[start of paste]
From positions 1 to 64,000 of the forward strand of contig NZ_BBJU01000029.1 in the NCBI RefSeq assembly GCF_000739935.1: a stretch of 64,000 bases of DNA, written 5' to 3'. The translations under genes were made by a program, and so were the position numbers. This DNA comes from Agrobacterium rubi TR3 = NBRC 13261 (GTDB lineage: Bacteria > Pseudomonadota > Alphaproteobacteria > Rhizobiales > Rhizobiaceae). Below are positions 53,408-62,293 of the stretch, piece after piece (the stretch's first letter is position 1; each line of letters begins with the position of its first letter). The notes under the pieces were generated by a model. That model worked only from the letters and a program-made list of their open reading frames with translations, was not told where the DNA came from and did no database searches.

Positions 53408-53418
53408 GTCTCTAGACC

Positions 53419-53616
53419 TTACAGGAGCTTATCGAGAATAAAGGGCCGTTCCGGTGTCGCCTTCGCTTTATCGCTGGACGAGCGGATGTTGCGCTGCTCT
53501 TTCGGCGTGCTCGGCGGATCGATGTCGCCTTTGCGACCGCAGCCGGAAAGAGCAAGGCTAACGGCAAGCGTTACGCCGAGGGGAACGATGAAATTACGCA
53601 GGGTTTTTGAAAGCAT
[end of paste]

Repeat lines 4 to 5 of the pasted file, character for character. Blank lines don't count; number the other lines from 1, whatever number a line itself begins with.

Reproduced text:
Positions 53419-53616
53419 TTACAGGAGCTTATCGAGAATAAAGGGCCGTTCCGGTGTCGCCTTCGCTTTATCGCTGGACGAGCGGATGTTGCGCTGCTCT